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The intersecton between US principles and interests

Photo by EPABy Camille Elhassani

With every step of the crisis in Egypt, US President Barack Obama has been cautious in his comments, walking the fine line between being on the right side of history and not appearing to dictate the outcome. In his comments after Mubarak stepped down, Obama reiterated the message that Egypt's future will be determined by Egyptians. "By stepping down, President Mubarak responded to the Egyptian people’s hunger for change.  But this is not the end of Egypt’s transition.  It’s a beginning," the president said.

But despite his comments on Friday, throughout the crisis, Obama left himself open to the charge that his administration has been inconsistent in its approach.

Two days after the first protests in Cairo, vice-president Joe Biden said he wouldn't refer to Mubarak as a dictator. Then Barack Obama took over the public face of the administration's response to the crisis, making frequent comments and not leaving the messaging to his foreign policy team.

A week after the demonstrations started, Obama came out to say that "an orderly transition must be meaningful, must be peaceful, and must begin now."  But the administration never said Mubarak should step down and at one point indicated that they'd support him staying on until September.

For all Obama's speeches and statements, it's unclear that the administration had much of an idea of what was going on in Cairo. As the world watched the announcement that Mubarak had stepped down, Obama was in a meeting. He was given a note with the news. Then he watched some of the reaction in Cairo on TV (although not on Al Jazeera English).

According to press secretary Robert Gibbs, the administration was as confused as the rest of the world on Thursday with the rumours that Mubarak was ready to leave. Gibbs said at Friday's daily press briefing: "The very same contacts that we have in Egypt are some of the very same contacts that many of you all had that seemed to tell everyone that a different speech might be what we would hear." Apparently the US government didn't have any better intelligence than the media.

The White House has spent the last 18 days trying to square US principles with US interests in the region. Officials often seemed quick to offer an opinion. Whenever the charge of inconsistency was levelled, the administration reminded us of Obama's speech in Cairo in 2009 championing democracy and modernity and secretary of state Hillary Clinton's comments several weeks ago in Doha in support of civil society building throughout the Arab world. But despite the rhetoric, the Obama administration cut funding for civil society development in Egypt in 2009.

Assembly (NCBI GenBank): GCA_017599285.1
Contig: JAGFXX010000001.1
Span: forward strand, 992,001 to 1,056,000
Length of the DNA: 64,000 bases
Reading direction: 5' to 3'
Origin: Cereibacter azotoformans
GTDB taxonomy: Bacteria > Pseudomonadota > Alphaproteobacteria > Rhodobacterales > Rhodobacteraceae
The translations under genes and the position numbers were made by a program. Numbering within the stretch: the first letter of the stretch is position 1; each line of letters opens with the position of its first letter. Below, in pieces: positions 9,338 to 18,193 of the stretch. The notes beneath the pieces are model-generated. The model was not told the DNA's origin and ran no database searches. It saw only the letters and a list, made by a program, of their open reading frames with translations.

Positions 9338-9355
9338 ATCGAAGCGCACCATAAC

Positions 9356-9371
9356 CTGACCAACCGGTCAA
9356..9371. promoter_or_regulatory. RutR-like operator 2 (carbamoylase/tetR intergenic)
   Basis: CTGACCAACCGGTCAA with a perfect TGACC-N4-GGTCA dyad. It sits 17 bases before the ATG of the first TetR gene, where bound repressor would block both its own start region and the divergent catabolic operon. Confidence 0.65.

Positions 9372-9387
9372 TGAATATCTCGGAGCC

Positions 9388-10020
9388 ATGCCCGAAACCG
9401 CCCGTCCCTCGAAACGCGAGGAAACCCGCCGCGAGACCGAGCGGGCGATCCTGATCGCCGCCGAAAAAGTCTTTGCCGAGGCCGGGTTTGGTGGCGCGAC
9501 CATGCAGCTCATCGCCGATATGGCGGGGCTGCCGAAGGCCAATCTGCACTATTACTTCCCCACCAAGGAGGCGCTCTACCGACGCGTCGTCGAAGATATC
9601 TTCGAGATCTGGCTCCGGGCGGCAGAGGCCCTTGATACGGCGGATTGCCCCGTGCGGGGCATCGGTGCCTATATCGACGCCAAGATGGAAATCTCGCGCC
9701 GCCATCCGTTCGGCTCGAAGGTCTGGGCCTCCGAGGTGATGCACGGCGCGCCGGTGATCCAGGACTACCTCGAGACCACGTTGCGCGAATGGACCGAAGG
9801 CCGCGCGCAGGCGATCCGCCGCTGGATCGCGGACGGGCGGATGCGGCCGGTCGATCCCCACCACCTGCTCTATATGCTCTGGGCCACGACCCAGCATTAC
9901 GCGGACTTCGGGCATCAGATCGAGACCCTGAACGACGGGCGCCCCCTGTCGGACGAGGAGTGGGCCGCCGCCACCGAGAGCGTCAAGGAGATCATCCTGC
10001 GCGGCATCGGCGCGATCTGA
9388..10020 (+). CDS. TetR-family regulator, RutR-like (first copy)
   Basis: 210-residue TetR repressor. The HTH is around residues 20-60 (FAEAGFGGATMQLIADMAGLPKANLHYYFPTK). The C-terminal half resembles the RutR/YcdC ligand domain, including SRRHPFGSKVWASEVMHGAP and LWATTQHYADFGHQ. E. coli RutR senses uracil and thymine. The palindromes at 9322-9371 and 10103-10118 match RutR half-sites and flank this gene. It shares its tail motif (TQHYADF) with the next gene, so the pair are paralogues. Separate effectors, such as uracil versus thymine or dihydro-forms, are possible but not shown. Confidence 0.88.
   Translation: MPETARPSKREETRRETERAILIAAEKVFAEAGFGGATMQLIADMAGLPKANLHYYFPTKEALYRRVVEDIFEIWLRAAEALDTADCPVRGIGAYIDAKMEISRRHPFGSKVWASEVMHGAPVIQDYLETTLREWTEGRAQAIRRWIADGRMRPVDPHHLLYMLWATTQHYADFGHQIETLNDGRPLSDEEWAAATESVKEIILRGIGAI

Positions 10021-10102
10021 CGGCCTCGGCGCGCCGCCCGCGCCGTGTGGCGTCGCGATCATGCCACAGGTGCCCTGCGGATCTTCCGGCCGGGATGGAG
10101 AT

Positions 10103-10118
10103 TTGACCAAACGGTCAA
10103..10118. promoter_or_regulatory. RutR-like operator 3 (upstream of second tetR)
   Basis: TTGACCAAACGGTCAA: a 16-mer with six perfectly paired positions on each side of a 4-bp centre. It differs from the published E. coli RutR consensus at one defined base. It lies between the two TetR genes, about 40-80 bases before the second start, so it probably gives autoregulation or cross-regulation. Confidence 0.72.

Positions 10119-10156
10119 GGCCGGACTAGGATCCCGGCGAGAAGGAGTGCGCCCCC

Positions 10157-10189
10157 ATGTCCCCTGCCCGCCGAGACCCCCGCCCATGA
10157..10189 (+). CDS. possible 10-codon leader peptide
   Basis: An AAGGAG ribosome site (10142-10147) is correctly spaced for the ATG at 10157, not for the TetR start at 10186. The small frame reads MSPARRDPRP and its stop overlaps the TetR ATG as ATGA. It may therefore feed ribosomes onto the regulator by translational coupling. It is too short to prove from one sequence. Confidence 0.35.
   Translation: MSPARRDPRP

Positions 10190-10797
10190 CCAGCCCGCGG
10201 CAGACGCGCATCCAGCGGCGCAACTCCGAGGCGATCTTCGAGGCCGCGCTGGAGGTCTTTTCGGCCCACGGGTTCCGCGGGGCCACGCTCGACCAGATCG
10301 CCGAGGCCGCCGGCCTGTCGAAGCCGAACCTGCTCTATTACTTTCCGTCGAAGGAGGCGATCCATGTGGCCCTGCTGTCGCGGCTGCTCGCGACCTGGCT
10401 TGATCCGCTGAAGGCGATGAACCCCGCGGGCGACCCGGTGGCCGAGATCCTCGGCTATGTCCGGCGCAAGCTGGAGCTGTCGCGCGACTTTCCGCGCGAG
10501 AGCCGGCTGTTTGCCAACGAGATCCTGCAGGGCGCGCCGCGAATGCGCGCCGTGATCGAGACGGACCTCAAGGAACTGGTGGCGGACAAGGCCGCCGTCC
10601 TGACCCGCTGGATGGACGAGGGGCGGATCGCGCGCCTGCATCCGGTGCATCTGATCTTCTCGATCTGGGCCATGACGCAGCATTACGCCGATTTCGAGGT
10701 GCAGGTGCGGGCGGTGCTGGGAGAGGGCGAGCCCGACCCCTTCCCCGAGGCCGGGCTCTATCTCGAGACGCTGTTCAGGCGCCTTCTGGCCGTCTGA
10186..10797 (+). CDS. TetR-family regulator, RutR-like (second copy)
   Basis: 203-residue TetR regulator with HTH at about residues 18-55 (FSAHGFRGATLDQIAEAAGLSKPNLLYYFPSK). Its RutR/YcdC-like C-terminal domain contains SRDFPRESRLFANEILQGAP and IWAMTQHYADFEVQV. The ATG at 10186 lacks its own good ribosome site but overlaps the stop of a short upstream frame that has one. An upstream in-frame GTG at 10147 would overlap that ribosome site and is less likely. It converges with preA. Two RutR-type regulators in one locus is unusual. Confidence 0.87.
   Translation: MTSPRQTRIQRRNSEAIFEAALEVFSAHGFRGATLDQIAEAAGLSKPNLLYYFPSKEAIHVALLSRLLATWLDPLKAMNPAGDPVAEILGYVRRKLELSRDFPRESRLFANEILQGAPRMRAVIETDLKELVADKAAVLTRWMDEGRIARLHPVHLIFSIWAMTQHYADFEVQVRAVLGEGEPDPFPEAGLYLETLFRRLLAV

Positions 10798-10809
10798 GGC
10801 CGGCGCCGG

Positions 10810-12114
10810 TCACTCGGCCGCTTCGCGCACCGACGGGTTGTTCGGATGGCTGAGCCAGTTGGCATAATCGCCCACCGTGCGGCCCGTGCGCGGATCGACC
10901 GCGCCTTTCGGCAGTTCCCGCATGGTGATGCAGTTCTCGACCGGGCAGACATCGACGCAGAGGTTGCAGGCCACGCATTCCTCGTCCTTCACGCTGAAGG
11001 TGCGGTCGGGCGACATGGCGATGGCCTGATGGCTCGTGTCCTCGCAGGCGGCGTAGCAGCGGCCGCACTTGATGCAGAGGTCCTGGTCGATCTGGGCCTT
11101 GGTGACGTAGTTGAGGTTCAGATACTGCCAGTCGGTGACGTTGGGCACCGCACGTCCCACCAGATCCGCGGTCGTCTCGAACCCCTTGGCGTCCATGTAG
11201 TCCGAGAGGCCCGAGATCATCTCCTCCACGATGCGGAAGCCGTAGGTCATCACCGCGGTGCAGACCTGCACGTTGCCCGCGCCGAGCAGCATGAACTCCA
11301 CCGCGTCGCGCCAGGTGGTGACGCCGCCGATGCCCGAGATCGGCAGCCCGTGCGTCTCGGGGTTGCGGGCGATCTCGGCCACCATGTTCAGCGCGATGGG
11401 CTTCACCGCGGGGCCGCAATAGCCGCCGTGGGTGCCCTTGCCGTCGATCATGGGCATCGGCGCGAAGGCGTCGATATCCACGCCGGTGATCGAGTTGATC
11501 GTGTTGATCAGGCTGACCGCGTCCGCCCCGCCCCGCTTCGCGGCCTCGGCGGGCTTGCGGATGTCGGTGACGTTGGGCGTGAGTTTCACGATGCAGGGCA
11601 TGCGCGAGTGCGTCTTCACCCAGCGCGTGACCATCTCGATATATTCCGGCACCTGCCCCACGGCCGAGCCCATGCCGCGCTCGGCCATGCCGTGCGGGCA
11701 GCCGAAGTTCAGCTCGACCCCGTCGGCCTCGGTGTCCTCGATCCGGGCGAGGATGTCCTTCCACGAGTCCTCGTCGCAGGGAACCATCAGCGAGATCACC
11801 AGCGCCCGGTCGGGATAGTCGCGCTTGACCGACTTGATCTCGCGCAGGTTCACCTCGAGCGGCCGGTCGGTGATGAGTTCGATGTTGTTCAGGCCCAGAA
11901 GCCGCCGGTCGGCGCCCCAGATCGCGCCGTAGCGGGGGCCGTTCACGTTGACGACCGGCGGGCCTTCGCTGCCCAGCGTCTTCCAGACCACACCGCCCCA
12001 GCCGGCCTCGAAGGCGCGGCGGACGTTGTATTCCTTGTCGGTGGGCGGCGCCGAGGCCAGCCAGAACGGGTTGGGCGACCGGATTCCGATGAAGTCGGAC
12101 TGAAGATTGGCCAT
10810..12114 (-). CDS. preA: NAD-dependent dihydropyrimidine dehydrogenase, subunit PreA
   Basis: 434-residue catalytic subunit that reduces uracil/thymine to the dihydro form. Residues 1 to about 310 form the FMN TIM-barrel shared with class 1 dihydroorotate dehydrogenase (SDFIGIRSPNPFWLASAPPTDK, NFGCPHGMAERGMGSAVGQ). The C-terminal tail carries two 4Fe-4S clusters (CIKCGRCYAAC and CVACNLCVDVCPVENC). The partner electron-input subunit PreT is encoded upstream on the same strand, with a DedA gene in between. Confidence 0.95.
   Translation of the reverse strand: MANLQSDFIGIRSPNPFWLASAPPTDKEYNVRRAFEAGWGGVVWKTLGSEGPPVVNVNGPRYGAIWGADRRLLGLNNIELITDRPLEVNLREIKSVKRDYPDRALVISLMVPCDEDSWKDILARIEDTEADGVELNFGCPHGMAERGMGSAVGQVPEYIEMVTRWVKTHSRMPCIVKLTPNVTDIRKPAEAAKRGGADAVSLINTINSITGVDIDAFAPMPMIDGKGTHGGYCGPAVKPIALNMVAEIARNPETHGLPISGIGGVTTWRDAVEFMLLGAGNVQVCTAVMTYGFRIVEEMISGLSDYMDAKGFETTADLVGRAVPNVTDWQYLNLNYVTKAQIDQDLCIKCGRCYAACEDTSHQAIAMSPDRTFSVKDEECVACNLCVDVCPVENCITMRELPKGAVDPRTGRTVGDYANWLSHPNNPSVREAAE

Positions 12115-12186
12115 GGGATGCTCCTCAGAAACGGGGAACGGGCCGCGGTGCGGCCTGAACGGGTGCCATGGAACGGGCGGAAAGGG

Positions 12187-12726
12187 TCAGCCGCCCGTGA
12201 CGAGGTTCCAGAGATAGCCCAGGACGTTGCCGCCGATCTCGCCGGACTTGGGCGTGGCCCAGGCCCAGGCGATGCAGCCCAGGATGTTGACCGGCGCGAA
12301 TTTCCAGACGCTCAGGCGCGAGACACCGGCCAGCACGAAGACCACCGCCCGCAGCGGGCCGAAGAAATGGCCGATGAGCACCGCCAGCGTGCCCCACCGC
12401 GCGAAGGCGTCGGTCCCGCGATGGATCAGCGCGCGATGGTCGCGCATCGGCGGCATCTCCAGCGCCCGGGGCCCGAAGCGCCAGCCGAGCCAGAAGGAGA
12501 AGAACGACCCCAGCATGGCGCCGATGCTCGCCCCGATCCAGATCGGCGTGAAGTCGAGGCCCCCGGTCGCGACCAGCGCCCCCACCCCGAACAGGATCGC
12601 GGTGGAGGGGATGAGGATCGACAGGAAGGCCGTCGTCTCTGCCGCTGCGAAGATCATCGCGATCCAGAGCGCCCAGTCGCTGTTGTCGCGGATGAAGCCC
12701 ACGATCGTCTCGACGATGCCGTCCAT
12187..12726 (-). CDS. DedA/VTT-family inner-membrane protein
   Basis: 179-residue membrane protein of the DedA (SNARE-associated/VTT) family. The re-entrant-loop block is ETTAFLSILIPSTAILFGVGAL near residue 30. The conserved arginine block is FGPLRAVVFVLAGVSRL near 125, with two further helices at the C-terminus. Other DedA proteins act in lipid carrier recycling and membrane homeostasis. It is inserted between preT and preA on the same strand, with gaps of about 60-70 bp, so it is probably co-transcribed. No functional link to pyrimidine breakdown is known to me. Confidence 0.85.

The realisation of the desires of the people of Egypt was a moment that should have been more presidential for Obama. He made a speech or released a statement with every twist and turn in the process. He didn't let his foreign policy team lead so when there were nuances, it looked like waffling from the President. Then when Mubarak left and Obama had a chance to make an inspiring statement, the speech he delivered sounded a lot like what we'd already heard. And it didn't cement his role as a world leader during a crisis.

Even a reference in the speech to the ideals of slain civil rights leader Martin Luther King, Jr wasn't enough. Obama said: "Egyptians have inspired us ... it was the moral force of nonviolence - not terrorism, not mindless killing - but nonviolence, moral force that bent the arc of history towards justice once more."

Now the intersection between principles and interests has moved beyond the fierce urgency of now. The Obama administration will have to regroup and come up with a new policy towards Egypt as both nations wake up on Saturday with a whole new set of challenges.

Camille Elhassani is Al Jazeera English's Senior White House Producer.

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